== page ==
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Same Message, Different Vehicle

In 1984, I wanted to be Sandra Day O'Conner, the first woman to sit on the U.S. Supreme Court. I wrote to her and tacked her signed picture on my bulletin board. She was a pioneer, and even as an eight-year-old, I revered the place she had made for herself in what I considered a man's world. This month, Elena Kagan became the fourth woman to sit on the court. Of the nine justices on the court, three are now women.

The gender shift of the Supreme Court speaks to me about how much things have changed for women, even since my time of revering Sandra Day O'Conner. And I wonder, too, how this changing landscape affects the perspectives and needs of young people desiring to follow Jesus Christ—and how the church is responding.

As a 32-year-old leader, I spend a lot of time listening to people older than me argue about what they think people younger than me need or want. There is often a general lamenting of the exodus of young people from the church and the ways to bring them back. There is a sense that the young people just need to get in line with the Bible or "biblical worldview," stop messing around and messing up their lives. Some of that might be true. But my perspective on this generation is a little different.

Here are three things I've found in working with young people:

1. They are confused.

Young people crave relationships with someone who will believe in them. This generation has a double-edged identity sword. On one side, they feel more capable of changing the world, but on the other, they are uncertain of their personal call. They have been told since they could crawl that they can "do anything" but they really don't know what that "anything" is. Apathy serves as a mask for their paralysis about the dizzying array of choices before them and their inability to navigate it all. They want help sorting through those things.

Young women, particularly, deal with highly conflicted messages of womanhood that come from within and outside the church. They want a place that's safe to talk openly about changing values and culture. Women in the church have an amazing opportunity to learn and grow from one another, if they will take the servant position of asking, desiring to understand, and responding with love, not judgment.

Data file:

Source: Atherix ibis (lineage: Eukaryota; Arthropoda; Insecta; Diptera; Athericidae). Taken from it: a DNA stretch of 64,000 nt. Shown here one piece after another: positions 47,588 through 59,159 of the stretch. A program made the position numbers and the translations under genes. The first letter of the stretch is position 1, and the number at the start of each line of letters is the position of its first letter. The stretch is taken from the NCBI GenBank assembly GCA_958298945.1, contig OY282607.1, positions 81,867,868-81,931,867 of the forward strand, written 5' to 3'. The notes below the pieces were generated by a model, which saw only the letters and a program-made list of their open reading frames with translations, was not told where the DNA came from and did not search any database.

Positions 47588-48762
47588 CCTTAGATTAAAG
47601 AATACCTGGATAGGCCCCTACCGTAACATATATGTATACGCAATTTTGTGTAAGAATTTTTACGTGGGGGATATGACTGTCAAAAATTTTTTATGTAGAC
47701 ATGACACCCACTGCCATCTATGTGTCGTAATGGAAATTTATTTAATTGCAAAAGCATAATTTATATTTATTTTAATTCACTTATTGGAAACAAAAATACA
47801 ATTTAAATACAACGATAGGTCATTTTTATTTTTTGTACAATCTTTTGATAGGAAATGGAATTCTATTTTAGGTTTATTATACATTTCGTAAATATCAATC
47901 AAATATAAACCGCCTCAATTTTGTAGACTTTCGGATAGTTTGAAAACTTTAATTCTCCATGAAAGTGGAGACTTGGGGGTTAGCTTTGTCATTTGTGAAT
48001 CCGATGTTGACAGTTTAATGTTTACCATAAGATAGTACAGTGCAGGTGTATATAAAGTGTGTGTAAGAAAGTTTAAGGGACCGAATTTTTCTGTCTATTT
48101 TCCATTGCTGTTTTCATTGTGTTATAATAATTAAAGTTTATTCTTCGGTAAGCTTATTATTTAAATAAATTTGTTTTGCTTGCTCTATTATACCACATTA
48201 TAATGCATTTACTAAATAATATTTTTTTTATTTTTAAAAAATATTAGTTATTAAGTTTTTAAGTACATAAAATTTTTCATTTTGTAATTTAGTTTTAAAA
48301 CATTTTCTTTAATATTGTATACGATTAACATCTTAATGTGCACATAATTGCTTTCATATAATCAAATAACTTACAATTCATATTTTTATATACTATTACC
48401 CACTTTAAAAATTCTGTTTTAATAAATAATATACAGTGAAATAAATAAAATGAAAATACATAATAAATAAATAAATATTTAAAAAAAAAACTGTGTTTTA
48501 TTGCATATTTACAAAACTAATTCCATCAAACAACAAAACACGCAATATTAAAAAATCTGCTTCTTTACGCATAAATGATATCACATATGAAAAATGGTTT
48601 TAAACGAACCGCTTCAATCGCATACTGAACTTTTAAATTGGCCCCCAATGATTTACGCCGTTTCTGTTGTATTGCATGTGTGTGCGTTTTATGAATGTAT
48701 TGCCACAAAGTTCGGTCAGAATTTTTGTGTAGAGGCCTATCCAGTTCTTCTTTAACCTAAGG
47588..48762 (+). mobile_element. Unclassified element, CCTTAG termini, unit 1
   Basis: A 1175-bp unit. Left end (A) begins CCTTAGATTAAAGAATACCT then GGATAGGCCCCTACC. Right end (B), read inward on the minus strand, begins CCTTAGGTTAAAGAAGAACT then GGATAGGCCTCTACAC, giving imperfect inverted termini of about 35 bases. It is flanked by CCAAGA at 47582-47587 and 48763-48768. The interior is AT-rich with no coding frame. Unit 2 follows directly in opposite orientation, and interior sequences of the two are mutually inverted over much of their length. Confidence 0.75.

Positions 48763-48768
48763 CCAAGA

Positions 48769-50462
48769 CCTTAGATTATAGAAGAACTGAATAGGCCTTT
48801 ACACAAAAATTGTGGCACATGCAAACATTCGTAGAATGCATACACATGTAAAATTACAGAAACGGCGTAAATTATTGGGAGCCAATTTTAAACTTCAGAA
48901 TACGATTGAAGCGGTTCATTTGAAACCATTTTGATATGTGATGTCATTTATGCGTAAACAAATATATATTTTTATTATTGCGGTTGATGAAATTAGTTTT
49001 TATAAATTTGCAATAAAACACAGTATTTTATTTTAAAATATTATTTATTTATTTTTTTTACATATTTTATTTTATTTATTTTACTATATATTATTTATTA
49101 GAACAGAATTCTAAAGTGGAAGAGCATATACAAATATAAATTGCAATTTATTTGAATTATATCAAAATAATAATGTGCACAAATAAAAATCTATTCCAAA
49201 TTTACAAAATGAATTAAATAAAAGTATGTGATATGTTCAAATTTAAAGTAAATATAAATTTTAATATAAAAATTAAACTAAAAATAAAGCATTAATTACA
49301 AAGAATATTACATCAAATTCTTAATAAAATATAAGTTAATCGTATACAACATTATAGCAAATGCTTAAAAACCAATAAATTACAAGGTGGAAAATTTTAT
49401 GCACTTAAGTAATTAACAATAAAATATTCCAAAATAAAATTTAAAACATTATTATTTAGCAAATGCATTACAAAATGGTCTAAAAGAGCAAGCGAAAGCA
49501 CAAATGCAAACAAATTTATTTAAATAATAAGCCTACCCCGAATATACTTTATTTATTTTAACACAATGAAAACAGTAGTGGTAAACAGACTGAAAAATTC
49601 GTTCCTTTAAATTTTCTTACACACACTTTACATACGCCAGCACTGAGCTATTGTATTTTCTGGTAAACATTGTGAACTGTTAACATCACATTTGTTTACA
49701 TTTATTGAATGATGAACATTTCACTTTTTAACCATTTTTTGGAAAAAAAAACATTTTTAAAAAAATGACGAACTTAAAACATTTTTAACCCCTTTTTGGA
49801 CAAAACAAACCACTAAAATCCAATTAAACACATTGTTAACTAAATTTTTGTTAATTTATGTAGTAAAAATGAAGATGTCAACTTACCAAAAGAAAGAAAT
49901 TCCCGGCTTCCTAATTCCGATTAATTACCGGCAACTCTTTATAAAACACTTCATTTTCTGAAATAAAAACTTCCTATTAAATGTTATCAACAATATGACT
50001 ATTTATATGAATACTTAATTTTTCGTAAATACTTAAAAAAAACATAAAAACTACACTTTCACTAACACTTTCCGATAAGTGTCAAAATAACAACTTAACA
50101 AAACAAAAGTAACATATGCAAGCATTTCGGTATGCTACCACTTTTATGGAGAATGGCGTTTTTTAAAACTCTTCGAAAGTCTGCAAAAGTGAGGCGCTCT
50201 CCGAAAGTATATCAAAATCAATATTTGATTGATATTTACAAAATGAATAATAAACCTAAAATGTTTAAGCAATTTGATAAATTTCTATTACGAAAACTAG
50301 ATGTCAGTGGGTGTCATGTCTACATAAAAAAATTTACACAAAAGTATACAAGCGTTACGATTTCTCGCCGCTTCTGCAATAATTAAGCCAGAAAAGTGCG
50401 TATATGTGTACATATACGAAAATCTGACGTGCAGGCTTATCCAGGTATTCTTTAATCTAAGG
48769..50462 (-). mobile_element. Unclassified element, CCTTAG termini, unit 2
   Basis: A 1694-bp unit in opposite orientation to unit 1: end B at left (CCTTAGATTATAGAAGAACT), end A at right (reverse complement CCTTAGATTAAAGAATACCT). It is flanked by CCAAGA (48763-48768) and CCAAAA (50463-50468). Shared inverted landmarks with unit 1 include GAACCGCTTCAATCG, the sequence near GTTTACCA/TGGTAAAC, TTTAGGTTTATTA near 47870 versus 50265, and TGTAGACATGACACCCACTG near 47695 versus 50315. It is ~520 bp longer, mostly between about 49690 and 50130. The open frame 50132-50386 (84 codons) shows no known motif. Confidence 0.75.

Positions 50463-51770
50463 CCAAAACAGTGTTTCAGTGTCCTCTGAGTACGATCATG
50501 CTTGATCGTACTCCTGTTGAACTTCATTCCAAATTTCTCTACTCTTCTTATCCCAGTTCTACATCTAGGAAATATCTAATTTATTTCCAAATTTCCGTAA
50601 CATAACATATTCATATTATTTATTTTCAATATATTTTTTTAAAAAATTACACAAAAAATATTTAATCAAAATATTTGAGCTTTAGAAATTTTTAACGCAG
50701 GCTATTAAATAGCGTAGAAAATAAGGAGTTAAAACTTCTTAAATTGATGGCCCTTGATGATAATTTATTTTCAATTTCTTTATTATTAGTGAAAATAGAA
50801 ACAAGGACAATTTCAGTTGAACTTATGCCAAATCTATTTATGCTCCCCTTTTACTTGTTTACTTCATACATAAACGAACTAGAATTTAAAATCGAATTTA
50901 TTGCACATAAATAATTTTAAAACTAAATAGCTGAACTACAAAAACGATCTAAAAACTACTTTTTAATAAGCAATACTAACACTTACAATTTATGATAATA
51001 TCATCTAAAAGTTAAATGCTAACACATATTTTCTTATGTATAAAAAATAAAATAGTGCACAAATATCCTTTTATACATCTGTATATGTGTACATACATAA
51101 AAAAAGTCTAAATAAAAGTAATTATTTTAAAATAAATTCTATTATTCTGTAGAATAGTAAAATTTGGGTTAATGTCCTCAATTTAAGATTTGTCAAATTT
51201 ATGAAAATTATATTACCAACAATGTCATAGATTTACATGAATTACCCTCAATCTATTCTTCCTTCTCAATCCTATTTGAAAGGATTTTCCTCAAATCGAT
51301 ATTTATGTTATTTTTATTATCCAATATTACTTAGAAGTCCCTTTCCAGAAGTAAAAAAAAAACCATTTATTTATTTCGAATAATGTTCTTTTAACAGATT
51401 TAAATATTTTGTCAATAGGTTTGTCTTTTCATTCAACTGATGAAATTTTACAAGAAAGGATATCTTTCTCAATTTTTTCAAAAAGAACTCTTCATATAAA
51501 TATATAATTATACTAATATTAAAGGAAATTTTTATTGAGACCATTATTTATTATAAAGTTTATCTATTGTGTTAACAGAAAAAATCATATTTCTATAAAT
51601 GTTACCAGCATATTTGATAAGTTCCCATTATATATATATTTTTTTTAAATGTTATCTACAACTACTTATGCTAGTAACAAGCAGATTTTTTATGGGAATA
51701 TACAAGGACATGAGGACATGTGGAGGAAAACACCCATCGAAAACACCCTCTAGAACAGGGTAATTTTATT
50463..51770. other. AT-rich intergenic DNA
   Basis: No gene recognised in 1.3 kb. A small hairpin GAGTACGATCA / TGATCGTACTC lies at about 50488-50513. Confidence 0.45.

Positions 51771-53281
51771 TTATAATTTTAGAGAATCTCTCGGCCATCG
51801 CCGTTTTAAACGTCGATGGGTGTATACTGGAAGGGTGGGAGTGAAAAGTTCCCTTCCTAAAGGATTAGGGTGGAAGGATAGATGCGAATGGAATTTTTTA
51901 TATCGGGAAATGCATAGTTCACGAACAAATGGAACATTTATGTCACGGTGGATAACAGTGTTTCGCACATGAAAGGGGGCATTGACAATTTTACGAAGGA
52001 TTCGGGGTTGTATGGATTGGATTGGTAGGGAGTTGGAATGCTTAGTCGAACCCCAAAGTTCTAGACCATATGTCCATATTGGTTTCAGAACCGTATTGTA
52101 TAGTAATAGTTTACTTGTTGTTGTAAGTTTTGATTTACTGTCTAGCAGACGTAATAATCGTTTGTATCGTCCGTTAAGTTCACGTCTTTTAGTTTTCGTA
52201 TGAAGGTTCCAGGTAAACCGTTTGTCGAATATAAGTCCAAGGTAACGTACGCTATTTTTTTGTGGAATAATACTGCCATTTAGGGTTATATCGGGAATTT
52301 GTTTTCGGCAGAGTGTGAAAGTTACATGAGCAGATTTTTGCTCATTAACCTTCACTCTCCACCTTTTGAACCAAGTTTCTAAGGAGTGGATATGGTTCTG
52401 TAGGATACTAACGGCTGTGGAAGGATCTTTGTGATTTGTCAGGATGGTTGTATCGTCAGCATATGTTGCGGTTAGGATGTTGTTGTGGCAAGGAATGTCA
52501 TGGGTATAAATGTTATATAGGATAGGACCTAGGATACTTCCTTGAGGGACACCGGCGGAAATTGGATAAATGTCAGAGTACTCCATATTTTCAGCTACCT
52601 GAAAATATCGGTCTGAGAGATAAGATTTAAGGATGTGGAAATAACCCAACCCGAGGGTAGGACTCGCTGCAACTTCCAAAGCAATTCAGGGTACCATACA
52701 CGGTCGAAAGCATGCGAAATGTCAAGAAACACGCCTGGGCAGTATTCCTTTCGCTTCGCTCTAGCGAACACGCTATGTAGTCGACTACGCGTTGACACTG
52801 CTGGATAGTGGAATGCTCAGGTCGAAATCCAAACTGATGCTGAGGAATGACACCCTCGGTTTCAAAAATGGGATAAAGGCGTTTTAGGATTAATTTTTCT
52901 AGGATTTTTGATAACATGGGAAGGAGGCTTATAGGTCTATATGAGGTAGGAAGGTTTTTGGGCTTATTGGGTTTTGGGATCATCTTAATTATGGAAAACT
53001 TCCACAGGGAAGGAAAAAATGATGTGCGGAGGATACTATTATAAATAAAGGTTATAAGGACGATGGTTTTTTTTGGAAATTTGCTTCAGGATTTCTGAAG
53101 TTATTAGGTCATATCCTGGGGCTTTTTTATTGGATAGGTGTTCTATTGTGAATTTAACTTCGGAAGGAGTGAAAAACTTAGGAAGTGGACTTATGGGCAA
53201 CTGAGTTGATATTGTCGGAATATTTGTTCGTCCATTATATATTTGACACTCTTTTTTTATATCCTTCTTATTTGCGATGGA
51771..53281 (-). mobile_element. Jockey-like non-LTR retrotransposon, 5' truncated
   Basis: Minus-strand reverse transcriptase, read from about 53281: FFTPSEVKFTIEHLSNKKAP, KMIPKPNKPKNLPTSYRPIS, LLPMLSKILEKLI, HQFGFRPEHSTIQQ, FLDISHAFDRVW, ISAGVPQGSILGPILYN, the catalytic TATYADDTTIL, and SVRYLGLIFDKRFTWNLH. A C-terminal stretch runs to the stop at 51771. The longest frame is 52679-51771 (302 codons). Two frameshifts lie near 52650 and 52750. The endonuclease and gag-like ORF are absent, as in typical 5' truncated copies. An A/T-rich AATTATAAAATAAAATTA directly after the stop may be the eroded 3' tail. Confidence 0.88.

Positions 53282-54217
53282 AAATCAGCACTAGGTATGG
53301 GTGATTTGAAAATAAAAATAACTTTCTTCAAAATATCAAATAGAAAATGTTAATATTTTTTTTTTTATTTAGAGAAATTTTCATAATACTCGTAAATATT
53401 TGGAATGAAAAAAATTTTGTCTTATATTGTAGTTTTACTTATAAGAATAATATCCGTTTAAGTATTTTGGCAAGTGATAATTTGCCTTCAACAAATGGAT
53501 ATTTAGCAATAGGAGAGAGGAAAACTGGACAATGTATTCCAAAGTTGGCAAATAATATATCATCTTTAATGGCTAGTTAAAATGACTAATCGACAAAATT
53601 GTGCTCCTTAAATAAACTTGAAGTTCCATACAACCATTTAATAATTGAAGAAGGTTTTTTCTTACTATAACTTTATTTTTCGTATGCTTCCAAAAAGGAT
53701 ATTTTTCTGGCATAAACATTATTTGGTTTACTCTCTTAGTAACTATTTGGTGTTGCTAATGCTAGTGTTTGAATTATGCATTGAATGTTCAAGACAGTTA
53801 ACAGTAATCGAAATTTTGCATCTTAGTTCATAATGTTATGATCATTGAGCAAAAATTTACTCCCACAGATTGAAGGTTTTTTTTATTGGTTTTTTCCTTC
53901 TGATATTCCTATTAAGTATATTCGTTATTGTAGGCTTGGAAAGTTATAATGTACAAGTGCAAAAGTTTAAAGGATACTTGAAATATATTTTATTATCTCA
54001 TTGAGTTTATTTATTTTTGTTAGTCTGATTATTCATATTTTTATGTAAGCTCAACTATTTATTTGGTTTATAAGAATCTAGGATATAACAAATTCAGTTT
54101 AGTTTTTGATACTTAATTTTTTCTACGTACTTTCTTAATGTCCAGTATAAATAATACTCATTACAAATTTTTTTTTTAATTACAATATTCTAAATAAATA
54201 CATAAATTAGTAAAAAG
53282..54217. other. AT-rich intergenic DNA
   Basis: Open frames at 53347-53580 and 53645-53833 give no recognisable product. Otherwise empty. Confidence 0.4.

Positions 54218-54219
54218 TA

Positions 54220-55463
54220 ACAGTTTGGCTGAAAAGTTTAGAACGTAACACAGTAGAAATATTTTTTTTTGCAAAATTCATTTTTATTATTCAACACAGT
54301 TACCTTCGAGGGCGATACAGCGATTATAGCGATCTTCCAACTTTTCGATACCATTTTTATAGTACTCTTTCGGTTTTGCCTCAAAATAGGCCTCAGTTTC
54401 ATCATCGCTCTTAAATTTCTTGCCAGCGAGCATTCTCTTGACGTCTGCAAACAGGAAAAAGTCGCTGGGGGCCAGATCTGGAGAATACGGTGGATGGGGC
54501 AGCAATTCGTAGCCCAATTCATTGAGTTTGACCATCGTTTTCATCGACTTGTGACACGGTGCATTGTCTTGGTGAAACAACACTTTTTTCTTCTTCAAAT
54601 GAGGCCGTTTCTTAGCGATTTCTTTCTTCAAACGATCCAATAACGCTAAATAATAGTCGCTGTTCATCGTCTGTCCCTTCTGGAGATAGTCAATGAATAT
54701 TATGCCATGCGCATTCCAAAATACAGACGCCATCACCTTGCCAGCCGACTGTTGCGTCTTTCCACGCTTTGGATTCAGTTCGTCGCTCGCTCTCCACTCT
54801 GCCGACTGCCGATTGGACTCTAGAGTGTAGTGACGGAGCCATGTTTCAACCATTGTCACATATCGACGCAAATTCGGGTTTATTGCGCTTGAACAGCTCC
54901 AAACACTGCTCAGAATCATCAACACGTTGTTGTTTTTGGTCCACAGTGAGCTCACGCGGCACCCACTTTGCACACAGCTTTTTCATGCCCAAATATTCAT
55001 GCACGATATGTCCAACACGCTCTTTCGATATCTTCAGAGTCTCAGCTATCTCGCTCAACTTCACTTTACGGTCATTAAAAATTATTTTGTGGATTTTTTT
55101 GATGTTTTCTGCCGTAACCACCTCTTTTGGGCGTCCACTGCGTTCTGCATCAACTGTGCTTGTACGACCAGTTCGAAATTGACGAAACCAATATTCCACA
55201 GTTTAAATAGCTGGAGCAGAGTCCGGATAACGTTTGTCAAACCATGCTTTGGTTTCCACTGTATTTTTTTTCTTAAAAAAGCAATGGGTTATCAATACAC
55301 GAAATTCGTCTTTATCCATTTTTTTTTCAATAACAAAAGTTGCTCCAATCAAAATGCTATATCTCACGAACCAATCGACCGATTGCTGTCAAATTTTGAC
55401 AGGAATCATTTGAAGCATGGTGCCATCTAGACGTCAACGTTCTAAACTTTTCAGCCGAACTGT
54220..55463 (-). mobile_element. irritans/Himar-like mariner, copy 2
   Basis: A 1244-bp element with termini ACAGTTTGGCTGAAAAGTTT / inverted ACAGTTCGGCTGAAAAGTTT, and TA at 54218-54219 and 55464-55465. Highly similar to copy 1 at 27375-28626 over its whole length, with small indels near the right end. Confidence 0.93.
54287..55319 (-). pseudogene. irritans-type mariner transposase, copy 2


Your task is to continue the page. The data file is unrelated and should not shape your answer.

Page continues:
2. They are cynical.

They are wary of big programs and any kind of "system." They may be slow to jump in to church or a volunteer position, because they want to trust the leadership before they give of themselves. They are likely to spread themselves out in many different areas (look at social media as an example!), and might want to commit to a "project" rather than a position. They want honesty from their leaders, because they know that is the only true thing in life—and building that trust takes time. They want that relational buy-in before they serve.

3. They need the church.

Young people demand honesty and relationship before they commit. They want authentic community that will believe in them and model being the change in the world, not just talk about it. Sure, this is a demanding call. But it shouldn't be surprising. Why would we expect to nurture and care for young people with a program, when what they need is a person?

As women leaders in the church, we must listen to the Spirit's guidance. We must tap into what we know to be true of our own hearts and growth regardless of program offerings of events we currently offer.

Whether one or one thousand young women attend our church, we need to come with hearts that are open to receive, to understand the landscape of their culture and their spirituality. Rather than having answers, we need to ask questions. Where do they find life? What has their previous experience with church been? How do they experience community within (or outside) the walls of this church? What would help them find purpose as a Christ-follower? What kinds of things appeal to them, and even more importantly, what doesn't?

Perhaps what worked for me as a young person won't work for them. But it's not because the gospel has changed—but maybe the vehicle has. This has little to do with doctrine or theology—it has everything to do with the vehicle. I don't think young people leave the church because they don't need Christ. I think they leave the church because they've found it to be a place that isn't realistic for their lives. The culture for women has changed rapidly. And we, as women leaders, must respond with flexibility and openness to change.

Am I the only one dealing with this? Do you shepherd young women, particularly those who are single and newly launched into adulthood? Are they at your church? If so, what works? What doesn't?

August25, 2010 at 11:31 AM

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